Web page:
I am delighted to share an awesome guest post with you today on Sun, Sea and Summer Vibes by Zoe Allison Mini Blitz.
Massive thank you to Rachel Gilby for inviting me to take part
Sometimes first impressions are far from the truth…
Nina Darwish is a scientist who likes to proceed with caution and careful deliberation. When she arrives at the party destination of Ibiza to play PA for her best friend and international pop sensation Isla Starr, she has trouble adapting to the carefree and easy-going vibe on the island. The situation isn’t aided by Isla’s seemingly surly yet irritatingly attractive music producer, the world-renowned dance DJ Logan Wild, known by his real name—Cameron—to his friends. Plus, Nina’s run-ins with, and repeated rebuttal of, an extremely entitled and very annoying male singer named Zac don’t help to aid her mood.
Unbeknownst to Nina, Cameron remembers her from the past, when he was a geeky student who admired her from afar. Unfortunately, it’s clear that Nina considers him ill-natured, no doubt due to his natural awkwardness, which he masks using a stage persona. However, even if that weren’t the situation, he’s involved in a dead-end relationship with his celebrity girlfriend Ash. Plus, Nina’s eye appears to have been drawn onto Ash’s no good ex-boyfriend, Zac, therefore there’s no point in believing anything could ever happen between them.
But despite all of that being the case, for some reason, he just cannot stop thinking about her.
First for Romance (Totally Bound’s bookstore): https://www.firstforromance.com/index.php?route=product/product&product_id=71339
Amazon UK: http://mybook.to/sunseaandsummervibes
Diversity in Writing
My main character Nina in Sun, Sea and Summer Vibes is mixed race—half-White and half-middle eastern. I too am mixed race and from a similar background as Nina and like many others have found myself feeling underrepresented not only in literature, but in the arts in general.
Growing up in the nineteen eighties, it felt to me as if there were fewer mixed-race people around than there are today. It could perhaps be the case that there were fewer mixed-race families in society thirty to forty years ago. However, I also believe that nowadays, mixed race families are being portrayed more commonly in everyday life such as in TV programming and movies or even in advertising, and this creates the perception that there are more of us around, even though we have been present in society for a long time. This increase in our portrayal is something that I have consciously noted and find to be an immensely positive development.
Quite soon after I began writing I made a conscious decision that I wanted a diverse selection of characters in my stories and I felt the need for at least one of my main characters to be mixed race. I think all of us want to see ourselves represented in the books that we read and own voices is a positive way to achieve this. It is uplifting for me to witness publishers actively seeking out these author’s voices.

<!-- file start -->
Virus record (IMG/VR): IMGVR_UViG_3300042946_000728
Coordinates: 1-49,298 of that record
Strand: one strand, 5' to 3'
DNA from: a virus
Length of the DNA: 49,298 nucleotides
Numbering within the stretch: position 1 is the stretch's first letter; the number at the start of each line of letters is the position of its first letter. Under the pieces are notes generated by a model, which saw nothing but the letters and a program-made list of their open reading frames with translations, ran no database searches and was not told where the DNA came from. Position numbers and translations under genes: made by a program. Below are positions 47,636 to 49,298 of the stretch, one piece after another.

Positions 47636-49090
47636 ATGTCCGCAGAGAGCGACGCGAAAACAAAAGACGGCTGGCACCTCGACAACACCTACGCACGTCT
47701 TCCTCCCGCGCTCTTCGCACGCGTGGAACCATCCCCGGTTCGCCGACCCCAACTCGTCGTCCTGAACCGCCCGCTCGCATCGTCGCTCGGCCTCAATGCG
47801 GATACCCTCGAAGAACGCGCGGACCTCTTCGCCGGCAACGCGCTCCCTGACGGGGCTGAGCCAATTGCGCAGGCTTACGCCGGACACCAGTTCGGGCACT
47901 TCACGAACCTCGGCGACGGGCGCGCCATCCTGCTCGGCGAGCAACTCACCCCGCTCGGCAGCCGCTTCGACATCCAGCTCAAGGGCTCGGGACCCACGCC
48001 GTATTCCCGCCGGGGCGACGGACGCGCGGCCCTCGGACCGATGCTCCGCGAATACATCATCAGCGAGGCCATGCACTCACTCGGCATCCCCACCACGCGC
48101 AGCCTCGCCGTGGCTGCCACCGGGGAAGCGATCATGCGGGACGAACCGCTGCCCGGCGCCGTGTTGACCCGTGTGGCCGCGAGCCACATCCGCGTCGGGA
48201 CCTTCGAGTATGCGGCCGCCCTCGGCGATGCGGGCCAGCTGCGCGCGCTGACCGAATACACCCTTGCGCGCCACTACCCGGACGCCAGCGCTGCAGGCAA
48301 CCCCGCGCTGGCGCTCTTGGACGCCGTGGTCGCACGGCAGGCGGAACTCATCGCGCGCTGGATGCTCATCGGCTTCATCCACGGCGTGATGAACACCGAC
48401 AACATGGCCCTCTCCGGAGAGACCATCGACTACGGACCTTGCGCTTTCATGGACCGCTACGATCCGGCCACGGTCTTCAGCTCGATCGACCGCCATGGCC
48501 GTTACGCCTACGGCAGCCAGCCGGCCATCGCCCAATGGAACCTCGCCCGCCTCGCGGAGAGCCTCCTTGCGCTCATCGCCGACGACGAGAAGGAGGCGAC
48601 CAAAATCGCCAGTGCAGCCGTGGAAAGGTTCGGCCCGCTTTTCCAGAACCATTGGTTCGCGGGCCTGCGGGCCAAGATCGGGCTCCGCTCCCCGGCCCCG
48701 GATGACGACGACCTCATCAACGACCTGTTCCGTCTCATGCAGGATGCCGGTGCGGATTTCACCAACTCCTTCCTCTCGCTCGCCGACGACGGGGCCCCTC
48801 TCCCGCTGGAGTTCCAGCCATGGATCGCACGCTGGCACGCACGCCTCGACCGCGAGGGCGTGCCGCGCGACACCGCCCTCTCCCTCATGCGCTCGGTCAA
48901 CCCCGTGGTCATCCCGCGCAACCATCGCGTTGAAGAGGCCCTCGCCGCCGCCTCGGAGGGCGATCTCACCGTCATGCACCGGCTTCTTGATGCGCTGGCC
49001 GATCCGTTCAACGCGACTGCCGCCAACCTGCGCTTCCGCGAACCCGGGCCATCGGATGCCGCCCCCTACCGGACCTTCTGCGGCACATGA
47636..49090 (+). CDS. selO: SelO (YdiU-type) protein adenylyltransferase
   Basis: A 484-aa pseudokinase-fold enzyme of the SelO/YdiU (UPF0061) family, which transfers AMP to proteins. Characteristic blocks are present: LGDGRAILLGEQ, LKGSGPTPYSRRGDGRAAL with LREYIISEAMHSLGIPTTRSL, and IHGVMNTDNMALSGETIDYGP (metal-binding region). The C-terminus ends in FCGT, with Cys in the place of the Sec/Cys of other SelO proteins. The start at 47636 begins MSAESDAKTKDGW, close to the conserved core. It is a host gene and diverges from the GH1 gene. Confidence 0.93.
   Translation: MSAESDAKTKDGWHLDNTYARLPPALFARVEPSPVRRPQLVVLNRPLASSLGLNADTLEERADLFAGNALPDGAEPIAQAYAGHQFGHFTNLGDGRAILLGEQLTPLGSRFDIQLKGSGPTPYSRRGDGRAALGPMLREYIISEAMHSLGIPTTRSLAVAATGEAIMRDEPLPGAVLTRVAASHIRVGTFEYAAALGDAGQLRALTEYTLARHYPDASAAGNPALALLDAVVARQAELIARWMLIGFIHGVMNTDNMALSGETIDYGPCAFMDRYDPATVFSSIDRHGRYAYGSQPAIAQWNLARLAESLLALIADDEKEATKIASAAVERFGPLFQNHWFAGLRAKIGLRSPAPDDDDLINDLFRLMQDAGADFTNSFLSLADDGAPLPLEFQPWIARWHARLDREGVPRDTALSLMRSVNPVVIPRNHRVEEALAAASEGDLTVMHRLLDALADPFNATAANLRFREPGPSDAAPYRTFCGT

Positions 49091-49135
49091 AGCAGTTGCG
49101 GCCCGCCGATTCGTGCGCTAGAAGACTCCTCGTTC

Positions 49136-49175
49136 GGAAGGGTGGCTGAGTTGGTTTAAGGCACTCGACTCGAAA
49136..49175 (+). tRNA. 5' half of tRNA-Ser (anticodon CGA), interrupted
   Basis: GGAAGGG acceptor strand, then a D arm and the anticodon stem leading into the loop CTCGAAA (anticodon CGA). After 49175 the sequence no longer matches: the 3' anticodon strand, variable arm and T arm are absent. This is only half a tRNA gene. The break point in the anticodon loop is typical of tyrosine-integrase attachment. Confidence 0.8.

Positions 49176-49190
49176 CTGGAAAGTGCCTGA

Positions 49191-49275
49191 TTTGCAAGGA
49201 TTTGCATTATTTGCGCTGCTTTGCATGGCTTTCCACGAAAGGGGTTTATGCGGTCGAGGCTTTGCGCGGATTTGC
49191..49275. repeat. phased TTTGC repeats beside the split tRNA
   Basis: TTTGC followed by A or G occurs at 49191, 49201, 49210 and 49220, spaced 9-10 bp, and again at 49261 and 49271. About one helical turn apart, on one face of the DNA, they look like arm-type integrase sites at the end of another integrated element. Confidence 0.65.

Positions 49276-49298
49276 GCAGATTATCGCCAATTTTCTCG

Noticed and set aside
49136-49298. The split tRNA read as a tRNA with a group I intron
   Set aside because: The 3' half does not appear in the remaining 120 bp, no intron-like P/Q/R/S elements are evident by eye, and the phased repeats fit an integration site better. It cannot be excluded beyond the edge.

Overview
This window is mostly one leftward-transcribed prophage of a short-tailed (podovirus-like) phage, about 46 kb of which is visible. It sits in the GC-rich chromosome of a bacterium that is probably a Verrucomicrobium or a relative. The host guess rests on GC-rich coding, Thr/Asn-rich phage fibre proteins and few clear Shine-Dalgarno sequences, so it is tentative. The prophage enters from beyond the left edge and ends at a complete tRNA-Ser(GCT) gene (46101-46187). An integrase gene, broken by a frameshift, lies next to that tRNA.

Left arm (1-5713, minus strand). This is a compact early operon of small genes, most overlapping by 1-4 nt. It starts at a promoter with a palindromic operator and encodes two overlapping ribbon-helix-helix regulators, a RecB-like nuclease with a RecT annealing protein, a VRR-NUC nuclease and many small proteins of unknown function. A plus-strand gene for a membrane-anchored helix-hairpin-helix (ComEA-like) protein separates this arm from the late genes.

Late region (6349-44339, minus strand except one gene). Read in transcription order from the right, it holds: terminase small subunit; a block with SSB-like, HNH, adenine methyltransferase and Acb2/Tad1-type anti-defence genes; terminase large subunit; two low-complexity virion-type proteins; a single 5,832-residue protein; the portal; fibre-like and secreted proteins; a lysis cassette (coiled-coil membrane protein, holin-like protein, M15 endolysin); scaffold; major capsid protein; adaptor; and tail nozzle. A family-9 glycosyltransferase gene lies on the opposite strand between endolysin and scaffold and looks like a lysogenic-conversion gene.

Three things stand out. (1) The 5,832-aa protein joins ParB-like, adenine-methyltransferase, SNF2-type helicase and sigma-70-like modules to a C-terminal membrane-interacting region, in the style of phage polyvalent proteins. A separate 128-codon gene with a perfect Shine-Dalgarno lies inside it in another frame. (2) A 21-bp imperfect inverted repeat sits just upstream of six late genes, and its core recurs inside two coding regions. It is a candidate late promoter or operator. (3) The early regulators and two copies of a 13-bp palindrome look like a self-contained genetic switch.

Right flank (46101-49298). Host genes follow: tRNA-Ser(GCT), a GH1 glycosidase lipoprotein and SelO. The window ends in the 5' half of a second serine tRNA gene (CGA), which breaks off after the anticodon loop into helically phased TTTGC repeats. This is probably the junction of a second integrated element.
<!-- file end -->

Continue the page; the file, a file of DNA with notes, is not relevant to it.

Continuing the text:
I think another issue with diversity in writing is trying to get away from the idea that when it is present, it has to represented as a source of conflict. Racially diverse characters shouldn’t only be introduced in a novel in the context of there being a story line revolving around racism and discrimination. They should be represented in the same way as any other character, present in their own right and involved in their own story arcs as a reflection of the diverse world that we live in.
Of course, increasing diversity in the arts applies across all marginalised groups, not just those based on race or ethnicity. I think that own voices authors from those bodies should have the lead in representing their main characters too. But I also believe that those of us who aren’t part of those marginalised groups have a responsibility to create a background mix of characters that aren’t only from majority categories. Because our everyday world is filled with a variety of human beings from all walks of life and our books should reflect that, too.
Author Bio –
Growing up, Zoe Allison loved stories about falling in love. But rather than being rescued by a knight in shining armour, she imagined herself fighting dragons alongside him, battling supervillains as heroic allies, or teaming up to dive into perilous waters in order to save a loved one from drowning. Once Zoe did grow up, she became a doctor. But as time went on, she craved a creative outlet to counter the soul sapping burnout that her career inflicted upon her, and also to achieve those happy endings that were so often lacking in the real world. She wanted heroes who truly love and value women, who find their true love inspiring, are fascinated by her, want to connect with her as a soulmate and fully open themselves to her on an emotional level. And so, Zoe began to write her romances.
A Zoe Allison novel promises a heroine who is not only her hero’s equal in ability and intellect, but whose hero equals her in emotional intelligence. Her characters overcome conflict infused with spine tingling sexual tension to forge a deep connection as soul mates as well as lovers, and ultimately, they both rescue each other emotionally. Even if they might begin their journey as enemies…
Social Media Links –